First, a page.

I’ve never liked having stuff on my desk. Not at home and not at work. Even as a young band director, I would work feverishly into the night filing and grading and organizing in order to keep practice sheets, scores and notes from parents from cluttering my desk.
Not surprisingly, I also never liked bulletin boards. There’s something about an untidy disarray of posters and notes and what-have-yous that is distracting. I can’t recall how many times I, as a principal, would secretly tidy up bulletin boards around the school. Even those in classrooms. Most times I didn’t get caught. There was that one time, however. That’s another story.
But now I am sitting here at my desk, looking at a bulletin board that is one size too small and barely fits the stuff I have affixed to it. Curious what those are?
My “life list,” questions I want to ask new employees when I meet with them, “10 goals” for this year (an activity from the book, Eat that Frog!), a meme with my purpose statement, the postcard with our agency’s strategic priorities listed, and bosses day card from Leigh. Anyone who has ever worked with me would think I’ve lost it. Strangely, it’s a fear of losing it (or not remembering it) that I succumbed to the bulletin board.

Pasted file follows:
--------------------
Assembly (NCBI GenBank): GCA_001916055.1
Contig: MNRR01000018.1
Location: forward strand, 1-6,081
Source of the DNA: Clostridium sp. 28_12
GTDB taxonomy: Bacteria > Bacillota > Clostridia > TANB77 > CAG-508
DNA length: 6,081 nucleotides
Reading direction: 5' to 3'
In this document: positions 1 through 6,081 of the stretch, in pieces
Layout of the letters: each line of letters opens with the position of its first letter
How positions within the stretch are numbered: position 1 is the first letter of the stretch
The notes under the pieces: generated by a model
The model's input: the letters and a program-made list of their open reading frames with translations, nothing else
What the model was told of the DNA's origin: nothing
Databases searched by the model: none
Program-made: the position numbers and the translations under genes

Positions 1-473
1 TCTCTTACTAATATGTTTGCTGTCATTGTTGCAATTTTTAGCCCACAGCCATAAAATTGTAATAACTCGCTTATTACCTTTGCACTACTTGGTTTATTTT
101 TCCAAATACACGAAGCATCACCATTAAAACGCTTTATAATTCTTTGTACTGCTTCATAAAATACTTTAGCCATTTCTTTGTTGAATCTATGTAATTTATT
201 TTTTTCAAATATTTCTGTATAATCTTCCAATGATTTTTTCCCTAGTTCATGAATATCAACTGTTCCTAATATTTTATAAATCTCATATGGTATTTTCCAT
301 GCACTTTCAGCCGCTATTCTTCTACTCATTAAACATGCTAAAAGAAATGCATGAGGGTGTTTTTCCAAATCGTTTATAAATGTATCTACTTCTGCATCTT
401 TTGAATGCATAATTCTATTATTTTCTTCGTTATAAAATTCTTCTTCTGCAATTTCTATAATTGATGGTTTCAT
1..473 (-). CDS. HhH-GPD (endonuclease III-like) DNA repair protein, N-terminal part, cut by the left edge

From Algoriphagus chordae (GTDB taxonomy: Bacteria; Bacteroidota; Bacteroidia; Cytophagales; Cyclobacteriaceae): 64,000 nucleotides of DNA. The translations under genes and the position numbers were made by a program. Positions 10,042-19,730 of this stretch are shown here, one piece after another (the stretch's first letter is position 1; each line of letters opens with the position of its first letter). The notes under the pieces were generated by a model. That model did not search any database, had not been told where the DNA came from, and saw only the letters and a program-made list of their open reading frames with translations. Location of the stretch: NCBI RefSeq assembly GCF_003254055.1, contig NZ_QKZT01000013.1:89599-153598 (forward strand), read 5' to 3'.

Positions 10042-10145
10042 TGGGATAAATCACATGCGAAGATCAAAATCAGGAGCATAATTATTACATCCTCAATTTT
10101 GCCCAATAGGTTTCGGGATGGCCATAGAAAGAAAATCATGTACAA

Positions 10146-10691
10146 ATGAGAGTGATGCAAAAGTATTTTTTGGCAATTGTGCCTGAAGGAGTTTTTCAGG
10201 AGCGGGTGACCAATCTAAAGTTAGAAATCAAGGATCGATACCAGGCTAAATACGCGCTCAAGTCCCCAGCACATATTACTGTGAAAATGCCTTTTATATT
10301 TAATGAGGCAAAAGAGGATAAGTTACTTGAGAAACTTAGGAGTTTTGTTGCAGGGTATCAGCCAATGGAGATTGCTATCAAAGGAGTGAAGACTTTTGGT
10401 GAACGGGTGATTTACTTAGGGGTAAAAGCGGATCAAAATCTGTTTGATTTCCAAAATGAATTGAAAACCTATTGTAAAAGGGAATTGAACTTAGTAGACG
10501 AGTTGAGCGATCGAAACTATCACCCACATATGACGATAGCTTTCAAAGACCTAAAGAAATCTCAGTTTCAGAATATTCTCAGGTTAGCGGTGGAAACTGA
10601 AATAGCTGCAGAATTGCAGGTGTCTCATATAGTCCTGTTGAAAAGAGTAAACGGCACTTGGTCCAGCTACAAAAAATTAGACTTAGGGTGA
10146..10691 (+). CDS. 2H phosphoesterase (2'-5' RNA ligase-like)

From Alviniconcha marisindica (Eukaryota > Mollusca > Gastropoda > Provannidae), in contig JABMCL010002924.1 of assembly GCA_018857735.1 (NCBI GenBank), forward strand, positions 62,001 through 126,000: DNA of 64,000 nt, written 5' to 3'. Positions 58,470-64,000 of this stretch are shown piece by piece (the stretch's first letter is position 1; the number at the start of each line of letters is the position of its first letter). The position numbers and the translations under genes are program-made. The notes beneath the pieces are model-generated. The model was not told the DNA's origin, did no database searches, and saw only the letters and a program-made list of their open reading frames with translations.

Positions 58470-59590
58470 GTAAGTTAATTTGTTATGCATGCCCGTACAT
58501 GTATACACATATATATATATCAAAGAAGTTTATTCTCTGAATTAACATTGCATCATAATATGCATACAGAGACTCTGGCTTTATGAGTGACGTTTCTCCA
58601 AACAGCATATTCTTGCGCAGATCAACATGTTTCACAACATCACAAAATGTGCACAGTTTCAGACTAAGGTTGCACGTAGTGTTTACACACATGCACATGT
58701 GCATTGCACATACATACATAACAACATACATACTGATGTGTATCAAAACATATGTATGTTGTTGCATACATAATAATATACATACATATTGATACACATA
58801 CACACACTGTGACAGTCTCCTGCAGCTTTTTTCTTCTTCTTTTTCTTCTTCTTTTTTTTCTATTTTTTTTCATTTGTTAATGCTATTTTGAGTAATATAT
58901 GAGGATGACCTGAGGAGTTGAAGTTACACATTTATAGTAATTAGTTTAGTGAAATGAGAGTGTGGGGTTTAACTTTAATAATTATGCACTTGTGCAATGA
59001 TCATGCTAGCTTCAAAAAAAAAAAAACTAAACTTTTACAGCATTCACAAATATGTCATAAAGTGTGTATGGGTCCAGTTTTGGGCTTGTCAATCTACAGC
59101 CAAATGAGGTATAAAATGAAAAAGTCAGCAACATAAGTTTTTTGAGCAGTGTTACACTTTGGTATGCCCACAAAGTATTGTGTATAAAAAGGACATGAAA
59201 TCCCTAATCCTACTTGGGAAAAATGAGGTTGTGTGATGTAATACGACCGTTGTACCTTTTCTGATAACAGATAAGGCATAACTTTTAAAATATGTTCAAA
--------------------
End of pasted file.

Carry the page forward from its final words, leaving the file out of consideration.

You see, what I’ve learned is that it’s tremendously helpful to look at goals and things like purpose statements frequently. The paper they’re printed on becomes a subtle reminder. In fact, I just read something in which the author noted we are “five and ten times more likely to accomplish our goals” if we write them down. But what good are they written if we don’t see them regularly?
My point? I gave up the fight about messy bulletin boards for a couple reasons. I don’t have to expend any energy trying not to forget important things. Also, repeatedly seeing things–even if subconsciously–helps ingrain them into long-term memory. But most importantly, looking at my goals and other priorities every day is motivating and inspires me to be grateful about what I’ve accomplished while looking forward to what’s next.